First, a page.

Compact Benediction

Gathering for Maundy Thursday dinner and communion around the tables - at FPCBrandon

Yesterday evening was our “Maundy Thursday” dinner and communion at First Presbyterian Church. It’s one of my favorite special event services, and sets the tone beautifully for the coming darker shades of Good Friday.

Today, April 6th, is Good Friday, and this morning Rebekah and I will drive down to Sarasota to be with my niece when she scatters her dad’s ashes.

It’s not my brother’s memorial; that’s done, the March 25th service provided a sense of poignant and appropriate conclusion. It’s not a funeral either. Scattering the ashes is simply one more punctuation mark in the narrative. Maybe one more dot in the series that makes an ellipsis… or more properly a semi-colon; yes, that’s more like it.

Today is both an appropriate and a difficult day to do this, and the best word I can offer is the Good Friday chapter from REACHING TOWARD EASTER. If you have the book, then excellent. If you don’t, then here’s a freebie for today.

Peace and uncommon blessing – DEREK

Jerusalem - The Garden Tomb

Compact Benediction (pp 126-127)

After this, when Jesus knew that all was now finished, he said (in order to fulfill the scripture), “I am thirsty.” A jar full of sour wine was standing there. So they put a sponge full of the wine on a branch of hyssop and held it to his mouth. When Jesus had received the wine, he said, “It is finished.” Then he bowed his head and gave up his spirit (vv. 28-30).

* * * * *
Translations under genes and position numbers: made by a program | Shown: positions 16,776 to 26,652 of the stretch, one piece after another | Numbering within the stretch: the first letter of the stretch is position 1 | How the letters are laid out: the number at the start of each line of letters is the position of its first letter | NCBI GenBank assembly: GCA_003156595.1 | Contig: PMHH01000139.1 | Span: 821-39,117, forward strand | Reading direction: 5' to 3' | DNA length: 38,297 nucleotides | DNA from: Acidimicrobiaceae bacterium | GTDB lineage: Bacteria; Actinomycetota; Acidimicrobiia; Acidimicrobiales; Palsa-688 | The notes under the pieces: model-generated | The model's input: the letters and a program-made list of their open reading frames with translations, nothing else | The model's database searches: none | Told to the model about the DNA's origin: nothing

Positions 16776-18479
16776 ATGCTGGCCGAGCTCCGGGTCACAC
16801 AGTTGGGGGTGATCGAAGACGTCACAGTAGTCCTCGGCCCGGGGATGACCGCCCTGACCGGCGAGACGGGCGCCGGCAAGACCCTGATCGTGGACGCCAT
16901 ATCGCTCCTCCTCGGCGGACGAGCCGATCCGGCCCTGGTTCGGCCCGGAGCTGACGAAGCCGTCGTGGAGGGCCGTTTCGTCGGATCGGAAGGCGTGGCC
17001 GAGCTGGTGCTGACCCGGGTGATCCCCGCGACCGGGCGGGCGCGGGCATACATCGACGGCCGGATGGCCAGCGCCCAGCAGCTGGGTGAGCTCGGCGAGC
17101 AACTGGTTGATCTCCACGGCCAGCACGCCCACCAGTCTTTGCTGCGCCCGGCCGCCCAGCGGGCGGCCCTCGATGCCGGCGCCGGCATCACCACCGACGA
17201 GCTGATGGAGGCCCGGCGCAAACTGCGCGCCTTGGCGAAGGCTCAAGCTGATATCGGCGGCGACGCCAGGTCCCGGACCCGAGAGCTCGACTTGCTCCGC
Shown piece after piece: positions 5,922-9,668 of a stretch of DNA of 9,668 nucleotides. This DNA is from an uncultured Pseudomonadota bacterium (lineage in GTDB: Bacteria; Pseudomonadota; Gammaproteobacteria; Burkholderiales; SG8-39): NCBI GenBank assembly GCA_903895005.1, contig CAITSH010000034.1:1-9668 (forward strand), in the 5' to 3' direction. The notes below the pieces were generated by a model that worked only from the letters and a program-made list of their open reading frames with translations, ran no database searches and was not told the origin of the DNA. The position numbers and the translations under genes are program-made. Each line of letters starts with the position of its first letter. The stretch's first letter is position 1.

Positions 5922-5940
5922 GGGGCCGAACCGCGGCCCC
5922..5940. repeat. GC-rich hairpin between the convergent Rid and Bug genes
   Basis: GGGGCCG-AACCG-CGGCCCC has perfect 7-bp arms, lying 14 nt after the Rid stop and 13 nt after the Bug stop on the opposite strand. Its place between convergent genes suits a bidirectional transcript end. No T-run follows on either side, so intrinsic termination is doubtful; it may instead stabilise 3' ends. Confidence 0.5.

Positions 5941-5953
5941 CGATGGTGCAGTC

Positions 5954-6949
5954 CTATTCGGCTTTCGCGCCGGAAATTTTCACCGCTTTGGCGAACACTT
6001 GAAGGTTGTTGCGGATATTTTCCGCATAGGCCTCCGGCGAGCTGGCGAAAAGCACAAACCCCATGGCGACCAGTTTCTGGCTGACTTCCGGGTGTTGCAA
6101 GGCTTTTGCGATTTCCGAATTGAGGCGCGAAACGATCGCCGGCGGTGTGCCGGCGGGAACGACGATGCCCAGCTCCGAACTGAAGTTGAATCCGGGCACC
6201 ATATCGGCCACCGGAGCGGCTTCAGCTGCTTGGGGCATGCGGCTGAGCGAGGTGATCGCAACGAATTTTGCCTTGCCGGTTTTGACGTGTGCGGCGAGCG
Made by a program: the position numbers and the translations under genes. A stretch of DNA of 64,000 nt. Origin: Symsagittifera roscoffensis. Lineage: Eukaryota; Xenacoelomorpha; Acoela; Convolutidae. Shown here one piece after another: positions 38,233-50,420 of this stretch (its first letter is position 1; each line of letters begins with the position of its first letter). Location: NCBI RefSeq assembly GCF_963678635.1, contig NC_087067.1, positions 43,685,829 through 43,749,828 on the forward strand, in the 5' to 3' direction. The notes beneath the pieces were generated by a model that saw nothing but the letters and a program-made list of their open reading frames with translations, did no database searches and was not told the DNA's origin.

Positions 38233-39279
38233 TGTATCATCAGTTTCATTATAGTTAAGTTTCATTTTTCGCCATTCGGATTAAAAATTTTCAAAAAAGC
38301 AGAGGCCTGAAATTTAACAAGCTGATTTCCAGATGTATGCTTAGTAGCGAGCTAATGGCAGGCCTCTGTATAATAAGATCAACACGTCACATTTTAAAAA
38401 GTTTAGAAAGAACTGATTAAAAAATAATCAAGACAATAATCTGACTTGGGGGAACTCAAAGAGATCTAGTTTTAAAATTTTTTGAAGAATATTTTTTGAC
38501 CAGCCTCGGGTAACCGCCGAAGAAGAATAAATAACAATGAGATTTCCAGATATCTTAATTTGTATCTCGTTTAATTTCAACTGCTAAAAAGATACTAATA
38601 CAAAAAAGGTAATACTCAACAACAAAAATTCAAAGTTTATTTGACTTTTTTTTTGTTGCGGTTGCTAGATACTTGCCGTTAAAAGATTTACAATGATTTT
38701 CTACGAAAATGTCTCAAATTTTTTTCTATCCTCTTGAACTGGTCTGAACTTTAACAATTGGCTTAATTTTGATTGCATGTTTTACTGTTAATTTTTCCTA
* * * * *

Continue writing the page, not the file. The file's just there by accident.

So far, this has been a week of amazing contrasts and eternal significance:

  • Dinner in Bethany
  • Triumphal Entry
  • A week of growing controversy and tension
  • A Last Supper
  • Gethsemane
  • Betrayal
  • Arrest
  • Questions
  • Denial
  • Trial
  • Abuse
  • Crucifixion
  • Death
  • Finality

“It is finished.” This stage of the plan is now completed, achieved, accomplished, consummated, fulfilled. The iconic statement is Jesus’ last deep breath, the kind you take after completing a long and arduous task. It is a successful conclusion, a shout, a punctuation mark in bold print. It is, in effect, a compact benediction.

The Garden Tomb, Jerusalem

COMPLICITY: Jesus’ ministry here on earth had been remarkable to the extreme. His three years of public service were so crucial, so important, that he had spent thirty years in preparation. Thirty years! Thirty years of groundwork for the mission of Emmanuel, three decades of foundation for God Incarnate to get to work. Jesus did not rush into his ministry.

Therefore, as terrible as it sounds, Jesus’ statement, “It is finished,” serves more accurately as an exclamation point affirming that the Son had been completely successful in his mission, not as a concession to defeat. Because the moment Jesus died, the possibility of our redemption was born.

When Jesus uttered the statement “It is finished” on that Good Friday and it echoed across the enormity of time, he opened the door of possibility so that we could be restored to God as if we actually were worthy. In fact, and because of Jesus, I really am worthy; we all are.

Regardless of how I understand it, that dark day on Golgotha saved me. The best I can do in response is to live in the truth of such generous love.

Reaching Toward Easter

For me, and for each one of us, this life of redemptive grace made possible by the events on Good Friday has only just begun.

Prayer: Thank you, God, for giving us all a new beginning because of Jesus. Thank you for restoring us to the possibility of grace. Thank you for being willing. Amen



Categories: Books, The Life That Truly is Life, The Life-Charged Life, The Story

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2 replies

  1. Thank you, Derek, for taking us through Lent. You have made it so real for me. I’m dreading next Tuesday, because your book will be done. I have enjoyed journaling each and every chapter. I will enjoy your daily blog, though. Thanks again, Jan

    Like

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